Karl Popper thought that theories (hypotheses) could be tested by using them to deduce testable consequences. Many theories and hypotheses are quite abstract (physics and economics are good examples of abstract theories) and other assumptions are often needed in order to use them to deduce testable consequences. That's fine--the assumptions just need to be stated in advance and to be plausible. Popper would say that when e.g. economic theories are used to make predictions about the market, they are indeed testable, because the predictions can fail. Popper would have trouble with economists who make predictions which fail and who then don't take the failure seriously enough. Failed predictions point to the falsity of either the theory or the assumptions. Dogmatic scientists (those who want to defend their pet theories past the point of plausibility) always blame the assumptions, even when this is implausible. Popper urges scientists to consider blaming their own theories for failed predictions. If...

Karl Popper thought that theories (hypotheses) could be tested by using them to deduce testable consequences. Many theories and hypotheses are quite abstract (physics and economics are good examples of abstract theories) and other assumptions are often needed in order to use them to deduce testable consequences. That's fine--the assumptions just need to be stated in advance and to be plausible. Popper would say that when e.g. economic theories are used to make predictions about the market, they are indeed testable, because the predictions can fail. Popper would have trouble with economists who make predictions which fail and who then don't take the failure seriously enough. Failed predictions point to the falsity of either the theory or the assumptions. Dogmatic scientists (those who want to defend their pet theories past the point of plausibility) always blame the assumptions, even when this is implausible. Popper urges scientists to consider blaming their own theories for failed predictions. If...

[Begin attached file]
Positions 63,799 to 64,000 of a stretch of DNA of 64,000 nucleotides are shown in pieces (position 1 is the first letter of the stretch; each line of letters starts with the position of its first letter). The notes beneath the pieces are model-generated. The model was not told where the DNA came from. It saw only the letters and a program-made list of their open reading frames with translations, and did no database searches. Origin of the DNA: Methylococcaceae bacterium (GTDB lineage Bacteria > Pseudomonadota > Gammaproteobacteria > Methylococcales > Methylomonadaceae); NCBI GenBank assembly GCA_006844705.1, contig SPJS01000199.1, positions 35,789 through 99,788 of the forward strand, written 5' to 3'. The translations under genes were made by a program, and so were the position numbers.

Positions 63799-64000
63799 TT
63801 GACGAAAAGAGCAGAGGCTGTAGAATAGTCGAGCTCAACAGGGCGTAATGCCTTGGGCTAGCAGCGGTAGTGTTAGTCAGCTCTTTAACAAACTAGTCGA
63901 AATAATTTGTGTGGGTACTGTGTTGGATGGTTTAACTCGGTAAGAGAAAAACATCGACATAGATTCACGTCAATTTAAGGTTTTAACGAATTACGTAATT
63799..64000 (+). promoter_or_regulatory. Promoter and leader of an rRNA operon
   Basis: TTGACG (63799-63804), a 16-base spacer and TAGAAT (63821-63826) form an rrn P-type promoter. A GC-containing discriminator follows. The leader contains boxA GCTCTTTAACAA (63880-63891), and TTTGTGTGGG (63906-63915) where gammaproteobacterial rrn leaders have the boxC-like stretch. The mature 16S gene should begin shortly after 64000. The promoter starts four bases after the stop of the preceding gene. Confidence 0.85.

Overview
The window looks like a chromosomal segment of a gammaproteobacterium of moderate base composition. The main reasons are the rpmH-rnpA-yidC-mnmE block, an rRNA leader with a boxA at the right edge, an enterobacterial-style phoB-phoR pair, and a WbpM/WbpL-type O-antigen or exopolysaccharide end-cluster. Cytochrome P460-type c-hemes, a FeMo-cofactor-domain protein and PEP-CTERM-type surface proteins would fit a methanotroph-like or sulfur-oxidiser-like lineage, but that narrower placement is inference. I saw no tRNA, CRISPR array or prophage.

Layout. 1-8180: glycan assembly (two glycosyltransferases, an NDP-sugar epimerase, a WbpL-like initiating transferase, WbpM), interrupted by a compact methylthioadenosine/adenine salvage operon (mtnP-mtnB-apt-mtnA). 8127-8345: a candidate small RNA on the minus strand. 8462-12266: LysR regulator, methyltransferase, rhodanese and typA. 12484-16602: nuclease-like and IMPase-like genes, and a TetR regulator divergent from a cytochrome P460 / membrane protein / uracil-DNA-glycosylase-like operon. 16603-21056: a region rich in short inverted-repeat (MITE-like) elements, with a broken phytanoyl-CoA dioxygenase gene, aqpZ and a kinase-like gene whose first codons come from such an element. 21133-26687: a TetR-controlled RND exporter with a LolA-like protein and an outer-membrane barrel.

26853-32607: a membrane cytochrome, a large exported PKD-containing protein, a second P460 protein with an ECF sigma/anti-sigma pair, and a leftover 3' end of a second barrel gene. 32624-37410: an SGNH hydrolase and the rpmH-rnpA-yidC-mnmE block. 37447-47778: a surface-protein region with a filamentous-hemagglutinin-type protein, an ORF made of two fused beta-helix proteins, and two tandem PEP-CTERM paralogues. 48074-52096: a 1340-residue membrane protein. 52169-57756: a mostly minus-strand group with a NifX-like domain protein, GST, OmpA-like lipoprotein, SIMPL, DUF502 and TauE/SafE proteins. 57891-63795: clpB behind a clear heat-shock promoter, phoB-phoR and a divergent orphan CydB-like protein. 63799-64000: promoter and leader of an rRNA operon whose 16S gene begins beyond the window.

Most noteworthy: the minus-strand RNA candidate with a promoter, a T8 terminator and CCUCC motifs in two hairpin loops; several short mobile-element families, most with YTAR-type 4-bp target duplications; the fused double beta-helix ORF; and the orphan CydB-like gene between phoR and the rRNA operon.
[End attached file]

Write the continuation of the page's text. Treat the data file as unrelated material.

I am relatively new to philosophy, as I am in an introductory philosophy class.

I am relatively new to philosophy, as I am in an introductory philosophy class. My question is what made Francis Bacon's scientific method scientific since he was a lawyer or more into politics being he was more a political person than a scientist? I guess what I am saying is why is Francis Bacon's scientific method considered more scientific than it was political? Thank you.

Francis Bacon advocated the use of inductive reasoning in science. Inductive reasoning is going from particular observations to general conclusions. It is an empiricist method, and contrasts with the more rationalist methods of the time, such as the work of Descartes. Is there is a political dimension to the logic of inductive reasoning (or to its specific implementations)? You'd have to make that case; prima facie, going from specific observations to general claims is a logical/methodological rather than a political method.